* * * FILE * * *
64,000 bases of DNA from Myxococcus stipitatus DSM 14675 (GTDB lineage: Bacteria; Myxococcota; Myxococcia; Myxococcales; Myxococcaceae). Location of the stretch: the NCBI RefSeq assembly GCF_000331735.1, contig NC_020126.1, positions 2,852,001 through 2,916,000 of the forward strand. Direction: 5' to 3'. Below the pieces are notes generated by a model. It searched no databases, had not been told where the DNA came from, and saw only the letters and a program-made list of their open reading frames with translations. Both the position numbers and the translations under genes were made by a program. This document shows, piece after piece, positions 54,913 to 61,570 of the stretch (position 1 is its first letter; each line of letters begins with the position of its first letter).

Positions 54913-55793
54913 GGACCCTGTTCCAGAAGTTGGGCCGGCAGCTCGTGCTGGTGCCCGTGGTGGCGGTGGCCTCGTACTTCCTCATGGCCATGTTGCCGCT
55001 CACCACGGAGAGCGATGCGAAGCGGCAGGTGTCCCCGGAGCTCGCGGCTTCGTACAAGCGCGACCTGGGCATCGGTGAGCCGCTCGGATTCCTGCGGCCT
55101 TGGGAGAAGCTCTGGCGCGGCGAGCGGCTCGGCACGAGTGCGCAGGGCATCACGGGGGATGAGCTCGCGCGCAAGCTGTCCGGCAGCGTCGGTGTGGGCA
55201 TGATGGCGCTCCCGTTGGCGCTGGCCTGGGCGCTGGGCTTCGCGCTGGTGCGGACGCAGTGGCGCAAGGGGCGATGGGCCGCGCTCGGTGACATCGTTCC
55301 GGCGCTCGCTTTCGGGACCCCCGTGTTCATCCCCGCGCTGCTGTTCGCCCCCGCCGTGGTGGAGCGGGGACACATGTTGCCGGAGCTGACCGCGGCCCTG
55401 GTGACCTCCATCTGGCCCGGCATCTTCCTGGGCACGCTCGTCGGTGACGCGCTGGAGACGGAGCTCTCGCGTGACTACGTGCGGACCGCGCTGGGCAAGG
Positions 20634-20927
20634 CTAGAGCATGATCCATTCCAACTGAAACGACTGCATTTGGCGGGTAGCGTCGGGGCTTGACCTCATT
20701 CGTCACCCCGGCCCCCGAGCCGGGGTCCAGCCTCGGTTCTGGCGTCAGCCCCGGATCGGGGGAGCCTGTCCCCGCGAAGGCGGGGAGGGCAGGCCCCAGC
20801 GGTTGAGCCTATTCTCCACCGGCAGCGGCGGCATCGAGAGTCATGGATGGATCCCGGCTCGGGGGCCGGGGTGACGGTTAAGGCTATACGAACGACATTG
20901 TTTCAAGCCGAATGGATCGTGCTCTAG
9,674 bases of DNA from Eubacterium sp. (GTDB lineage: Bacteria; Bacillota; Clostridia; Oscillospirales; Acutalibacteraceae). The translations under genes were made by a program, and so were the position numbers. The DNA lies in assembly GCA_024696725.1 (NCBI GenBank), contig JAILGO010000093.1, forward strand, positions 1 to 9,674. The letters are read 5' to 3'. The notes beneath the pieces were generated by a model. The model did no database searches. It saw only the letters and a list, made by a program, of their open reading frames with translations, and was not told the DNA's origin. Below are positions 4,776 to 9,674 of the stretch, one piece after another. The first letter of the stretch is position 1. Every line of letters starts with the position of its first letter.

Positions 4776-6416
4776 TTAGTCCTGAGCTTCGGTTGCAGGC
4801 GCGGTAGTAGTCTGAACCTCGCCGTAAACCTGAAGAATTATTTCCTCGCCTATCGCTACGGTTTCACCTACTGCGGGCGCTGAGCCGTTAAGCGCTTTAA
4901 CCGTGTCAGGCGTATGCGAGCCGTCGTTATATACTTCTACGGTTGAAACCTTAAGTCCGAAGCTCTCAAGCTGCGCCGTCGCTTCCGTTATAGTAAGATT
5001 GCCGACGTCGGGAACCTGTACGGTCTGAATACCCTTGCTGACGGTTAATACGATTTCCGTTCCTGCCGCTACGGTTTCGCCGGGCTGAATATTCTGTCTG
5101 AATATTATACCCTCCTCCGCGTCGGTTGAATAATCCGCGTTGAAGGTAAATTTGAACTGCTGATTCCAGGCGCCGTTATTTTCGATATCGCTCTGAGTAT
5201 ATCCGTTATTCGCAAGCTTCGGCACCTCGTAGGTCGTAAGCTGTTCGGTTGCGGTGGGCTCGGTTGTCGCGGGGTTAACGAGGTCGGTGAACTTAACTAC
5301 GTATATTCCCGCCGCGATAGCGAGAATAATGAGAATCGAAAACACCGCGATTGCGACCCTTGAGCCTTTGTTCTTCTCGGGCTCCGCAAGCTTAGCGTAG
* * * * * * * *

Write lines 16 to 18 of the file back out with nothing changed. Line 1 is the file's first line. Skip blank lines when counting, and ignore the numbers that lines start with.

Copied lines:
4776 TTAGTCCTGAGCTTCGGTTGCAGGC
4801 GCGGTAGTAGTCTGAACCTCGCCGTAAACCTGAAGAATTATTTCCTCGCCTATCGCTACGGTTTCACCTACTGCGGGCGCTGAGCCGTTAAGCGCTTTAA
4901 CCGTGTCAGGCGTATGCGAGCCGTCGTTATATACTTCTACGGTTGAAACCTTAAGTCCGAAGCTCTCAAGCTGCGCCGTCGCTTCCGTTATAGTAAGATT